I've owned "The Fountainhead" (727 pages) by Ayn Rand since 1994. It's about time I finally read the damn thing even though I'm still scarred from "Atlas Shrugged."
From Goodreads: "The Fountainhead has become an enduring piece of literature, more popular now than when published in 1943. It studies the conflict between artistic genius and social convention, a theme Ayn Rand later developed into the idealistic philosophy knows as Objectivism. Rand's hero is Howard Roark, a brilliant young architect who won't compromise his integrity, especially in the unconventional buildings he designs. Roark is engaged in ideological warfare with a society that despises him, an architectural community that doesn't understand him, and a woman who loves him but wants to destroy him. His struggle raises questions about society's attitude toward revolutionaries. The book addresses a number of universal themes: the strength of the individual, the tug between good and evil, the threat of fascism."
I'm really not sure how to write this particular book entry. By no mean am I detractor of Rand's work nor could I ever be one of her slavish devotees either. I guess what I've come to find from Ayn Rand is an opinion somewhere in the middle. I can agree with some of the philosophy she puts forth and dismiss the rest.
Some random thoughts on the reading:
Contrary to many of Rand's harshest critics, I do not find her writing style amateurish or hard to read. Indeed I had no problems stylistically with the novel at all. There are a few chapters, especially toward to latter part of the book, where a character goes into a multi-page monologue but even this was tolerable. Roark's courtroom closing comes to mind.
As much as I hate to admit, I actually like the story of "The Fountainhead" and was generally interested in the conclusion. Unfortunately I can't say the same for any character in the novel. Rand paints everyone in such complete black and white terms with zero growth. None. It was highly frustrating to comprehend. I don't believe that people and their motivations would be so rigid over a 20 year span in the novel, regardless of their philosophies. Life, I believe, isn't so clear cut and does venture over to a grey palette at least once in a while.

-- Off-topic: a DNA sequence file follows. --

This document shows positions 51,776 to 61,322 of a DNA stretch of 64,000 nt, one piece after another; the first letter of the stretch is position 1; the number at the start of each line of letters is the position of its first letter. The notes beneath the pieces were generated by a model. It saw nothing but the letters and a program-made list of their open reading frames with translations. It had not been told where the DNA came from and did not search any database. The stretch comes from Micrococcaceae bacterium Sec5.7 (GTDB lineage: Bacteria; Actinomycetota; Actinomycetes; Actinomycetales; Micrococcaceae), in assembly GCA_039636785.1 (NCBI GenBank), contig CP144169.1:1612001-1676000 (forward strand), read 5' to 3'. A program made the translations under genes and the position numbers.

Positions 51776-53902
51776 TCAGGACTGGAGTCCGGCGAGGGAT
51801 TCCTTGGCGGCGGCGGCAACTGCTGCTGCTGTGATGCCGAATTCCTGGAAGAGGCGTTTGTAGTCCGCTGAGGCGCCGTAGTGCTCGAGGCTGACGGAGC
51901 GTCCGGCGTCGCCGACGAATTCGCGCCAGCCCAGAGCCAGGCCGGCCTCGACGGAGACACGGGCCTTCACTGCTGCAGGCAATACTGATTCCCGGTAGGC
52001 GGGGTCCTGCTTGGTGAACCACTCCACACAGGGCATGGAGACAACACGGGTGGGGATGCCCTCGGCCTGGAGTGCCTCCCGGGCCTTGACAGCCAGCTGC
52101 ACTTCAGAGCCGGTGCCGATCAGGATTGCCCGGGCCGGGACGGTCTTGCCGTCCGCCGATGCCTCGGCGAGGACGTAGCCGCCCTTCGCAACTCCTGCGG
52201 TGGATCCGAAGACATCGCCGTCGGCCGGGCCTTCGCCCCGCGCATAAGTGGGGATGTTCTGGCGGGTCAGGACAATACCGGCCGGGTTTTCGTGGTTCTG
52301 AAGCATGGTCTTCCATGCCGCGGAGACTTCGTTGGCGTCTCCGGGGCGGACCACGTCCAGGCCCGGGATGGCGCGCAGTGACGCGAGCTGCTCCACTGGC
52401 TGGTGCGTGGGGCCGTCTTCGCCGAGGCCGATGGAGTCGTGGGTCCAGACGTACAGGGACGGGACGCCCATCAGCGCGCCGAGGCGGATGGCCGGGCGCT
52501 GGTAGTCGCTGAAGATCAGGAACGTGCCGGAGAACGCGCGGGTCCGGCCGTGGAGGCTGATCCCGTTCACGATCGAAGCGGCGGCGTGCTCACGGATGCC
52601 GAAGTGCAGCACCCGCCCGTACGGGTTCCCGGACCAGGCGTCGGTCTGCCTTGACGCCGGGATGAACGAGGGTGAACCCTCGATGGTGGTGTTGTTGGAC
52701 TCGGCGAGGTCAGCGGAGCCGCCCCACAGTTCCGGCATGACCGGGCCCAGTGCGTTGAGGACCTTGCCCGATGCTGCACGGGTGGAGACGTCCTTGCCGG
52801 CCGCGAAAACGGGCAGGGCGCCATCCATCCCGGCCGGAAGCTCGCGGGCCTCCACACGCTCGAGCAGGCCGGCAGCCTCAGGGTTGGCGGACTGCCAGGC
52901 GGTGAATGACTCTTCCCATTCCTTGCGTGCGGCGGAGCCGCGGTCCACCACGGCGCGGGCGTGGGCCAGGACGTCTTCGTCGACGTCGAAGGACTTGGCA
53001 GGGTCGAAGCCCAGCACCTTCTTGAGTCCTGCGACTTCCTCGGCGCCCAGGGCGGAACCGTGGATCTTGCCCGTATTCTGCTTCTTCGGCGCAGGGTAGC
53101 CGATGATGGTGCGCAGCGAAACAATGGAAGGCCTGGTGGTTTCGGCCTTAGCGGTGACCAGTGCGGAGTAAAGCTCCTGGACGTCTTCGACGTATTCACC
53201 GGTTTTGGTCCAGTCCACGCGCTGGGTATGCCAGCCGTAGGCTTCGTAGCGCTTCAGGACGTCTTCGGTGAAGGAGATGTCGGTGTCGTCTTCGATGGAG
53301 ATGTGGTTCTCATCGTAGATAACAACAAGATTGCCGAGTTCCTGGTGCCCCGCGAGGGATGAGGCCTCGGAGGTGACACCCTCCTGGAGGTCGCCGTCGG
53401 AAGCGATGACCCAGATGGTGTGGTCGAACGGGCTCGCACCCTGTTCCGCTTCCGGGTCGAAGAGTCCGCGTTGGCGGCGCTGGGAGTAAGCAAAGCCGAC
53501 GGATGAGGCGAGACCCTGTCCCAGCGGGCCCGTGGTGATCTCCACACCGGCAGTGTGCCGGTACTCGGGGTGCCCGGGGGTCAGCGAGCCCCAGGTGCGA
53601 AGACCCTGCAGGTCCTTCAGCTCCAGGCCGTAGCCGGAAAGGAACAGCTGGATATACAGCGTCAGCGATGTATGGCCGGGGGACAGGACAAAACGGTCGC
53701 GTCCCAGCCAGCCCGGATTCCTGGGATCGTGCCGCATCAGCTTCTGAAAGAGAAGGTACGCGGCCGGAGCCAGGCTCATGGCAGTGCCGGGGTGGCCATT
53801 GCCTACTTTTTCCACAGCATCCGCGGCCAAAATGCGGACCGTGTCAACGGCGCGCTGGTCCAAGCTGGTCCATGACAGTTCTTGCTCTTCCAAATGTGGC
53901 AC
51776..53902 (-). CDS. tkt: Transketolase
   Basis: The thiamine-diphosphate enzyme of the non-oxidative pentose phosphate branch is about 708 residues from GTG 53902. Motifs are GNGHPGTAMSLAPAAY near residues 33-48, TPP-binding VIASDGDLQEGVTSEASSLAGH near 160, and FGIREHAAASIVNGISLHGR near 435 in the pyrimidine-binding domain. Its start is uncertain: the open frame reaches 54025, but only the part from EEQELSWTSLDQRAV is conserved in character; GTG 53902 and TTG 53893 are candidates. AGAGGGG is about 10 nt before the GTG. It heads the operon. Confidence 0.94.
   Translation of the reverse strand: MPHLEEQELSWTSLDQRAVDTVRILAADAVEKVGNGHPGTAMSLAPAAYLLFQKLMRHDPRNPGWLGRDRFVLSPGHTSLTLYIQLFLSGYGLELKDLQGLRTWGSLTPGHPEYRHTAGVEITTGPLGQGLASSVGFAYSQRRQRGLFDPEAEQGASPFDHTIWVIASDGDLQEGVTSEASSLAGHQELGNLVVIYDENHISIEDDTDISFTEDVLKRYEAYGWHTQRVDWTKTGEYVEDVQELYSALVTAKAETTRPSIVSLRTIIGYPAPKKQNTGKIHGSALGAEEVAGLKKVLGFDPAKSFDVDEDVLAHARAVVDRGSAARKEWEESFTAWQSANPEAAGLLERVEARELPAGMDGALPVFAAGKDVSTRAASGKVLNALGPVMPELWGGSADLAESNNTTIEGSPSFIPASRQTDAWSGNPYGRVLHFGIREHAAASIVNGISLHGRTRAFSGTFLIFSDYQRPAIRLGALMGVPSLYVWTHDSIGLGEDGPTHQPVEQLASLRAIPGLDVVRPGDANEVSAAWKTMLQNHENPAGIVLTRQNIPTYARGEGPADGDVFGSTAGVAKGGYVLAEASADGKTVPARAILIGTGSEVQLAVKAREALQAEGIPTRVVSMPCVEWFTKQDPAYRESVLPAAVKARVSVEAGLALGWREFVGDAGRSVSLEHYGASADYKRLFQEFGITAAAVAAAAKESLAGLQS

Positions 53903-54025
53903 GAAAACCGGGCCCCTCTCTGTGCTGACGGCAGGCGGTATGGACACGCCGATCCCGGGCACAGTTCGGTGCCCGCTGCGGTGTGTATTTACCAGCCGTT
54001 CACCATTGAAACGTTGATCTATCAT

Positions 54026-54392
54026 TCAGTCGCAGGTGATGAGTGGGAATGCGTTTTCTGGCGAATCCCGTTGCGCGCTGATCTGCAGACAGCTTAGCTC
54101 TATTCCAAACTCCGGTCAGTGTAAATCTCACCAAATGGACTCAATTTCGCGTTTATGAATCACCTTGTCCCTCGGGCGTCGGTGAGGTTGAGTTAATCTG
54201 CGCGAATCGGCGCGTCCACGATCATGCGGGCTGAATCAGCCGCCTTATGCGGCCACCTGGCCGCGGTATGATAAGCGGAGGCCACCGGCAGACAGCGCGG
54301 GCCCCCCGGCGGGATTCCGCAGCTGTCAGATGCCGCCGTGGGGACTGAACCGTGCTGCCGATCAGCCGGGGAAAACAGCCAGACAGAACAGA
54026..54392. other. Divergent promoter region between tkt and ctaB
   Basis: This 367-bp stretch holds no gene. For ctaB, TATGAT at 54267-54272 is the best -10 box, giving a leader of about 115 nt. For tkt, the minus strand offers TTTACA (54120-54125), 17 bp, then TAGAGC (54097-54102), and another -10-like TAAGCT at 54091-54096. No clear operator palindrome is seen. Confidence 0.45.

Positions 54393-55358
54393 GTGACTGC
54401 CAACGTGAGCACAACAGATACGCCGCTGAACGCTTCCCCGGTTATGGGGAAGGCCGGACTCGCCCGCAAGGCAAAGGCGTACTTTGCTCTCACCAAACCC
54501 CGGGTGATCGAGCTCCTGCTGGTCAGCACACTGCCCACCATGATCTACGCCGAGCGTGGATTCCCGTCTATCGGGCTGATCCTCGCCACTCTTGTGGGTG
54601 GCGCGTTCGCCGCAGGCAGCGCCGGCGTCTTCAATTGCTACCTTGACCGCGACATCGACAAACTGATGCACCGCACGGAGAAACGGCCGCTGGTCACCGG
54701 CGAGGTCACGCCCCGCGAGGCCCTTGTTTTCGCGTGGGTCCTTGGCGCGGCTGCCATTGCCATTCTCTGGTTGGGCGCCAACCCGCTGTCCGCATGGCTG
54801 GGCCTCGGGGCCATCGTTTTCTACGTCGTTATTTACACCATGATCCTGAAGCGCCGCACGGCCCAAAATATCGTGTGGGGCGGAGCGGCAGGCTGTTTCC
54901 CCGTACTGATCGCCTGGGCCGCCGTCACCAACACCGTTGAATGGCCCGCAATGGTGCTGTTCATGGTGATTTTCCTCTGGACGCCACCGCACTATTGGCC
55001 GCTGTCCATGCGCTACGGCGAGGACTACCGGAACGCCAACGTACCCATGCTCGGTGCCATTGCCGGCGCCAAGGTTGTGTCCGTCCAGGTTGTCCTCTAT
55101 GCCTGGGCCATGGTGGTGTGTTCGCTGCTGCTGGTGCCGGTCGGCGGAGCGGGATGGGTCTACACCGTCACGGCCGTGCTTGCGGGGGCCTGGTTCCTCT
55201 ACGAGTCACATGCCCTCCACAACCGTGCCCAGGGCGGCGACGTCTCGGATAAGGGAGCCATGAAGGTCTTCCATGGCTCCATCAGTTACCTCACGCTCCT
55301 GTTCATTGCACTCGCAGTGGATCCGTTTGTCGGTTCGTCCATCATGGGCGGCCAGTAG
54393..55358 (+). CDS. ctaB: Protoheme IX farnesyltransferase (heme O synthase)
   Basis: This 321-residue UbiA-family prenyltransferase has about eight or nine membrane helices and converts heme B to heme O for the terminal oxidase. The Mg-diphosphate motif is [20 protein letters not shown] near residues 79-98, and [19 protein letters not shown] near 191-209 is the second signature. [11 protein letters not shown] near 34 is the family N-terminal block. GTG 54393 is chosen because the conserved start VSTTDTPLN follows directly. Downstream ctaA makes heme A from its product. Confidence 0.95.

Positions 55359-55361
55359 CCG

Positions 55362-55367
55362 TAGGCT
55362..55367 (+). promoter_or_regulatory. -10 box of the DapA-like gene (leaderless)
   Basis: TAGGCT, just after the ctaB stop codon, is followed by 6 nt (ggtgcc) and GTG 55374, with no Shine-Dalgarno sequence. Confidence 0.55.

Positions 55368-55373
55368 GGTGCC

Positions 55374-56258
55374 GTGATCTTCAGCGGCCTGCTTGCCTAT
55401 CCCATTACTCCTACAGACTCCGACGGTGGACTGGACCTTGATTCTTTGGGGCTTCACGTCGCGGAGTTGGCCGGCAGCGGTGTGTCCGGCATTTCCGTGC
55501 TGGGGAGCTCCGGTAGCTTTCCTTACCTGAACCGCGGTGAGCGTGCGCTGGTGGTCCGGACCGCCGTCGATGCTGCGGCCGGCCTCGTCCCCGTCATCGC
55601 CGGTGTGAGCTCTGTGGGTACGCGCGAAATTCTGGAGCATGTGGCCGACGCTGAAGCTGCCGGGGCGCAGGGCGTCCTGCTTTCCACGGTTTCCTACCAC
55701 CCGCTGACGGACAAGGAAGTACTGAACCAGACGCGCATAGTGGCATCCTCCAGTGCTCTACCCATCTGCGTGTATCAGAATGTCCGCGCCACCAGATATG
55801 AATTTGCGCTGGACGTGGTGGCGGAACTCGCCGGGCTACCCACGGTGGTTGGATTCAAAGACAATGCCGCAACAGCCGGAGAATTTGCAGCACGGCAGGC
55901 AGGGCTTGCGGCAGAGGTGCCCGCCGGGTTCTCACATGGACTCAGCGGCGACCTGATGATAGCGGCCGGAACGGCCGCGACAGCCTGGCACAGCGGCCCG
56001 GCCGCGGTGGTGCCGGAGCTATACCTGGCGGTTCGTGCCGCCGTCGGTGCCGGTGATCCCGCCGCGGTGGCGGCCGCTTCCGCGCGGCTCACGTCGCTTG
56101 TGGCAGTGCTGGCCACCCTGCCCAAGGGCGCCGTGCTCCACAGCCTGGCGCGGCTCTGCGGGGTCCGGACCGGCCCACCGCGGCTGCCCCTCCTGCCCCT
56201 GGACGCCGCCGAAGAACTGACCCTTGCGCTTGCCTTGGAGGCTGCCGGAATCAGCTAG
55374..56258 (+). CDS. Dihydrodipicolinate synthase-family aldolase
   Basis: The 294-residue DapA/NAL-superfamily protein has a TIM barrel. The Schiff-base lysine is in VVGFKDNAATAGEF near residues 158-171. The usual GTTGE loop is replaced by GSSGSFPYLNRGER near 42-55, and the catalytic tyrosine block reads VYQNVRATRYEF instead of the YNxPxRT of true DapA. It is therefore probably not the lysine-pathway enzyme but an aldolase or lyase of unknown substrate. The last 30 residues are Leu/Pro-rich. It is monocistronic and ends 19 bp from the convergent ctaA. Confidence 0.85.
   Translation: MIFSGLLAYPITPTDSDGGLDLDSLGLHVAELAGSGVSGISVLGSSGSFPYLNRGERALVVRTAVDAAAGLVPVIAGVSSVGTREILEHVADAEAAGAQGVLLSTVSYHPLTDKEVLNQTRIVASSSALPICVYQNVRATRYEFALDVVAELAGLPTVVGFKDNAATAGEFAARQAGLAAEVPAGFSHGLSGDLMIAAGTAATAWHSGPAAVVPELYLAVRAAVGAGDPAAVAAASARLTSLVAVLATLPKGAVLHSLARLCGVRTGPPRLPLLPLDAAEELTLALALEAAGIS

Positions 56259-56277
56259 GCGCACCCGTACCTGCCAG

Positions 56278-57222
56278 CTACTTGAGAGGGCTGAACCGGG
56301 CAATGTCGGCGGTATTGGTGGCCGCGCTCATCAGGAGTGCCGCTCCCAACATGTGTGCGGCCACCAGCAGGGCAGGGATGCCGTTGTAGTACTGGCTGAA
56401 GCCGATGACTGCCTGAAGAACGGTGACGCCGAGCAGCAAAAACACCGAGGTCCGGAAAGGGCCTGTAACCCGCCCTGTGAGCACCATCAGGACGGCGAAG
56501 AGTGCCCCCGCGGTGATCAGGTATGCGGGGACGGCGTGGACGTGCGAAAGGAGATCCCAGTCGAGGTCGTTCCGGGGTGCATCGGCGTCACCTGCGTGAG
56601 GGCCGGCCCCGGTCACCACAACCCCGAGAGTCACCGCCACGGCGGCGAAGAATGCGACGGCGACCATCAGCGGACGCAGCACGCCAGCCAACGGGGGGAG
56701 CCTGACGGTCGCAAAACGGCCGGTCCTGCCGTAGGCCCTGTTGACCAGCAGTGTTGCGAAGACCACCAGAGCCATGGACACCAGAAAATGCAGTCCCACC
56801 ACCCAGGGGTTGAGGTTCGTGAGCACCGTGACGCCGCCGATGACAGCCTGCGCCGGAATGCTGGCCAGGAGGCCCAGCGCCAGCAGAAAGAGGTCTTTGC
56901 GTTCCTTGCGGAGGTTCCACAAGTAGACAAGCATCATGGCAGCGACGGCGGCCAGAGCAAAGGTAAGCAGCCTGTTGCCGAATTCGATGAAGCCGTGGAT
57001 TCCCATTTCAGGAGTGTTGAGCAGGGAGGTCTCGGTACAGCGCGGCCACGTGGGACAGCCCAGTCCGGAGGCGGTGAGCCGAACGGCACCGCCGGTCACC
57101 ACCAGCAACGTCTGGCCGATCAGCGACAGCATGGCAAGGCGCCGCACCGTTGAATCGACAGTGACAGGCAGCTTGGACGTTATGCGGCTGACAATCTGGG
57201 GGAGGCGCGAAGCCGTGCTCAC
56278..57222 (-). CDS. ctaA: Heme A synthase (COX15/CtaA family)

Along the same lines, I got tired of the gushing narration that seemed necessary over Howard Roark, from the author and the perspective of multiple characters in the novel. Yes, we get it, he's the heroic model of the perfect man, a force of nature that those who share some of the same qualities can recognize. The sledgehammer approach wasn't necessary.
I do have to give credit to Rand for writing a strong, independent female character which was probably not the norm during the 1930's and 40's. Having said that, was it necessary to reduce said character to an object to serve our hero and to a willing rape victim! I understand what Dominique's motivations were in the infamous rape scene but it still left a sour taste in my mouth. Page 223, 1994 Plume addition.
Howard Roark has red hair. Totally unbelievable that a ginger could be a hero of anything. Just ask Eric Cartman or Patti Stanger.
Just once I was begging the author to give Peter Keating a spine! The opportunities were there but didn't materialize. Especially frustrating was the scene where Peter pretty much pimps out his wife Dominique to media tycoon Gail Wynand. Another sour note in the novel.
On the flip side, Howard Roark could have been given just a sliver of emotion or humanity anywhere in the story. He was a smug, arrogant, ass hat with an ego almost the size of the entire novel. This, I might point out, was one of his defining and "heroic" qualities.
The only thing that would have made Ellsworth Toohey a more complete villain would have been a long mustache for him to twirl while he planned his socialistic take over of the world. He manipulated the mob for his gain and power by deciding for them their opinions through his influence and proxies. I found Toohey to be revolting; however, he's an example of Rand's attack on collectivism, socialism, and her perception of communism. Not everyone who believes in some forms of social justice or charity are socialists.
Though most of my comments may seem negative, I am impressed and do agree with some points that Rand put forth in the novel and in later writings. I do believe in strong individualism where integrity is blazing a path for yourself regardless of what society may think is moral. Too many people today, and apparently back then, seek self esteem through the perception of others when they should only care about their own opinion.
"The Fountainhead" and Ayn Rand for me is a mixed bag. In typical libertarian fashion she takes some nice individualistic views and moves them very far to the right. This is an author who helped in the McCarthy era witch hunts and decried the social safety net of the government. If you can get past the heavy handed lessons that Rand tries to preach in this novel, there is some good to be found here. A very readable novel that had me interested to the end in spite of some very heavy eye rolling throughout.
I would be really curious to hear any opinions from others who have read this novel.